Biblical Antiquities: Prophecy and Circumcision
In the biblical story, Pharaoh’s daughter’ just happened to appear at the Nile. In contrast, Biblical Antiquities of Pseudo-Philo, a 1st century C.E. text originally written in Hebrew, presents it as inspired by a prophetic dream (9:15–16):
Now Pharaoh’s daughter came down to bathe in the river, as she had seen in dreams, and her maids saw the ark. And she sent one, and she fetched and opened it.
Biblical Antiquities further explains how it is she knew that the child was a Hebrew:
And when she saw the boy and while she was looking upon the covenant (that is, the covenant of the flesh), she said, “It is one of the Hebrew children.”
Biblical Antiquities here focuses on what was a distinct marker of Jews in his time, though in the period in which the story was set, Egyptians also circumcised. Notably, the story cuts out the back and forth with Miriam entirely, as well as the idea that Moses was nursed by someone other than Pharaoh’s daughter:
And she took him and nursed him. And he became her own son, and she called him by the name Moses. But his mother called him Melchiel.
Biblical Antiquities is apparently bothered by Moses having only an Egyptian name—moshe means “son” in Egyptian. Thus, it makes sure he receives a proper Hebrew name, even though it is unclear when his mother could have given him this name, since she did not raise him, even as a baby, according to this version. The retelling in Biblical Antiquities pushes in opposite directions: on one hand, it associates Moses more fully with his Egyptian mother, by having her nurse him, on the other hand, he has Moses’s biological mother give him a Hebrew name unattested in other sources.
Josephus: Moses Was a Beautiful Boy
The first century C.E. historian Josephus, in his Antiquities of the Jews, describes how Moses’s father Amram had prophetic knowledge that God would save the Israelites through Moses, and thus he—not his wife Jochebed—constructed the ark, put Moses in it, and placed it in the Nile, hoping that the baby would be discovered and saved. Josephus describes the circumstances in which Thermuthis—the same name as in Jubilees—discovers Moses (Josephus, Antiquities, 2.9.4–5).
In Josephus’s account, Thermuthis is not struck with empathy at the sounds of Moses’s cries, but is captivated by his physical perfection:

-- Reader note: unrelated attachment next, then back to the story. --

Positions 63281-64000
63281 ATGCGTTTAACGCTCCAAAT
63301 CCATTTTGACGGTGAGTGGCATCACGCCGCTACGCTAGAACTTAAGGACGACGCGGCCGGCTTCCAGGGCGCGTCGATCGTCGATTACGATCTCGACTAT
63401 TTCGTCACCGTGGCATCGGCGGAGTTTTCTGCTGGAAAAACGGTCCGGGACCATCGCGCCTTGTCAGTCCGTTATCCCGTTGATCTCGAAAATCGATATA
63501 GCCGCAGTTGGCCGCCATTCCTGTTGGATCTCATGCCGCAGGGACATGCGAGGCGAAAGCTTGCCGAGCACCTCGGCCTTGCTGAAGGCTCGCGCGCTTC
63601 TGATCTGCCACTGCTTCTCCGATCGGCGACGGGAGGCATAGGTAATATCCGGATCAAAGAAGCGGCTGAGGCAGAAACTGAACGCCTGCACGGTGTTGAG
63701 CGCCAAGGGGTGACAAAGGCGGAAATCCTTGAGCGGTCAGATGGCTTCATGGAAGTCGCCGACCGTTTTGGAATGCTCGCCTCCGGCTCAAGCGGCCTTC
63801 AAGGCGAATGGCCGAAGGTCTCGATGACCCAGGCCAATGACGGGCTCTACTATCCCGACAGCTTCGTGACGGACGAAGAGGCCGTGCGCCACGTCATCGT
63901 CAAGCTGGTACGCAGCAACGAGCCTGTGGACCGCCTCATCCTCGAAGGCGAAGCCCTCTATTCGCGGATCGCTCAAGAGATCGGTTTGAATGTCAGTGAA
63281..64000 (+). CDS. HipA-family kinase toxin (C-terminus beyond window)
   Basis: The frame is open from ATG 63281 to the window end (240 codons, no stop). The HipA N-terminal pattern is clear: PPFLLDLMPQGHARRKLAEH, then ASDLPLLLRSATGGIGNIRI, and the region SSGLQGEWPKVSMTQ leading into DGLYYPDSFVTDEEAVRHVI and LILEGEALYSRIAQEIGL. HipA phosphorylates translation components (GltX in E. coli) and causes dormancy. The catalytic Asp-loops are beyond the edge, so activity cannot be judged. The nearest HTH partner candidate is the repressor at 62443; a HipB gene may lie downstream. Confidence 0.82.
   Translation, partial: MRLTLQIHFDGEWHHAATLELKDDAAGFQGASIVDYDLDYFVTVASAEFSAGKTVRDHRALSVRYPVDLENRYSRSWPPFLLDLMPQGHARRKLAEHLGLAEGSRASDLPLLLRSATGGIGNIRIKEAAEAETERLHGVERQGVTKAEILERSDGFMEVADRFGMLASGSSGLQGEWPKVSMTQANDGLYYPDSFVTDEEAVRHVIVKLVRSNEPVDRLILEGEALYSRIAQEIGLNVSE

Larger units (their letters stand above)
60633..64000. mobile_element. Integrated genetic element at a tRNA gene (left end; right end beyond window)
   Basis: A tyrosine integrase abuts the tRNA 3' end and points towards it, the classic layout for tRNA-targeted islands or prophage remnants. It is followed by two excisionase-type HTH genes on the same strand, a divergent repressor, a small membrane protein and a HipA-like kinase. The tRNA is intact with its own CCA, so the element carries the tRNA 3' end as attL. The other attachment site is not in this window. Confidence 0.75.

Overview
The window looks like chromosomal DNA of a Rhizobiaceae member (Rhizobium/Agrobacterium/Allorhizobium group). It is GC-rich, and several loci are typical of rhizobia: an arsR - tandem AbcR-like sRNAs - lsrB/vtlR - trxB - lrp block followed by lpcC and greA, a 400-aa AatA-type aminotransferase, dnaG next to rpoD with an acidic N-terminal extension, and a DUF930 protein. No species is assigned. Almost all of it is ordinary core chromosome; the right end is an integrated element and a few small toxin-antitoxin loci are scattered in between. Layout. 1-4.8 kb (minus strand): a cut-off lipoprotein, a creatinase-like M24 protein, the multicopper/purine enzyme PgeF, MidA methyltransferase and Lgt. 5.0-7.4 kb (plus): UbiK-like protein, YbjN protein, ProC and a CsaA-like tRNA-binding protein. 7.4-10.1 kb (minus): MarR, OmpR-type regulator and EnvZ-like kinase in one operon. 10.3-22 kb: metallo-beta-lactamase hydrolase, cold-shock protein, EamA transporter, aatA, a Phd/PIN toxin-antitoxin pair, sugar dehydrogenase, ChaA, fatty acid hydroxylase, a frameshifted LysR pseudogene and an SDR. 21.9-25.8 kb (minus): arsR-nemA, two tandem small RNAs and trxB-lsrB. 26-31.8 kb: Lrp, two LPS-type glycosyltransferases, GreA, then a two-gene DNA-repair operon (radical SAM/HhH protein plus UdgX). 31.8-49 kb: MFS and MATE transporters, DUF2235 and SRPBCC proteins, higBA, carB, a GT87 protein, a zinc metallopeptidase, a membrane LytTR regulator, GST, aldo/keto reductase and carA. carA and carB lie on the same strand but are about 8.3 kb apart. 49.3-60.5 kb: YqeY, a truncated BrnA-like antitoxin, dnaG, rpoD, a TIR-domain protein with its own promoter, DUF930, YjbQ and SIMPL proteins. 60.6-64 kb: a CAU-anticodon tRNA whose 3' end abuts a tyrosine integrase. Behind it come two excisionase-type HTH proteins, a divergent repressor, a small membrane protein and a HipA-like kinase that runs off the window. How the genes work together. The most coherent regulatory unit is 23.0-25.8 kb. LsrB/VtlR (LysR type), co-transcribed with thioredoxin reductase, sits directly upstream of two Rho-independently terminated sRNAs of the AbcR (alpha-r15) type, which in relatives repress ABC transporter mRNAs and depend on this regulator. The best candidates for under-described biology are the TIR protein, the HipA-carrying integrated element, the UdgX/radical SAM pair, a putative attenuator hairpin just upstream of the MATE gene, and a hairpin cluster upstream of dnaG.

The king had a daughter, Thermuthis. Playing by the river bank and spying the basket being borne down the stream, she sent off some swimmers with orders to bring that cot to her. When these returned from their errand with the cot, she, at sight of the little child, was enchanted at its size and beauty; for such was the tender care which God showed for Moses, that the very persons who by reason of his birth had decreed the destruction of all children of Hebrew parentage were made to condescend to nourish and tend him.
Josephus invokes here the Hellenistic value of καλοκαγαθία (kalokagathia), literally “beauty and goodness,” the idea that physical beauty is a marker of good character. Josephus also describes God’s control of the situation, and the irony that Pharaoh’s own family would be the one to bring up the savior of the Hebrews.
In contrast to Biblical Antiquities, which has Pharaoh’s daughter nurse Moses, Josephus makes a big deal about how Moses would only nurse from an Israelite woman:
And so Thermuthis ordered a woman to be brought to suckle the infant. But when, instead of taking the breast, it spurned it, and then repeated this action with several women, Mariam, who had come upon the scene, apparently without design and from mere curiosity, said, “It is lost labour, my royal lady, to summon to feed the child these women who have no ties of kinship with it. Were you now to have one of the Hebrew women fetched, maybe it would take the breast of one of its own race.” Her advice seemed sound, and the princess bade her do this service herself and run for a foster-mother.
Because she has no other children, Thermuthis wishes Moses to be the legitimate heir to the kingdom, and tries to convince her father, the Pharaoh who wanted all Hebrew boys killed, to accept him:
Such was the child from Thermuthis adopted as her son, being blessed with no offspring of her own. Now one day she brought Moses to her father and showed him to him, and told him how she had been mindful for the succession, were it God’s will to grant her no child of her own, by bringing up a boy of divine beauty and generous spirit, and by what a miracle she had received him of the river’s bounty, “and I thought,” she said, “to make him my child and heir to your kingdom.”
Pharaoh at first tries to accept his daughter’s will, but Moses soon ruins the situation:
With these words she laid the babe in her father’s arms; and he took and clasped him affectionately to his breast and, to please his daughter, placed his diadem upon his head. But Moses tore it off and flung it to the ground, in mere childishness, and trampled it underfoot; and this was taken as an omen of evil import to the kingdom.
The king’s scribe interprets this incident as a bad portent and recommends that Moses be immediately killed, but Josephus informs us that:
Thermuthis was too quick for him and snatched the child away; the king too delayed to slay him, from a hesitation induced by God, whose providence watched over Moses’s life.
While Thermuthis loves Moses as her own son, her understanding of his destiny is limited and ultimately erroneous. It is only Moses’s father Amram who correctly prophesies that Moses’s destiny remains with the Israelites.
Rabbinic Interpretation: Bityah the Jewess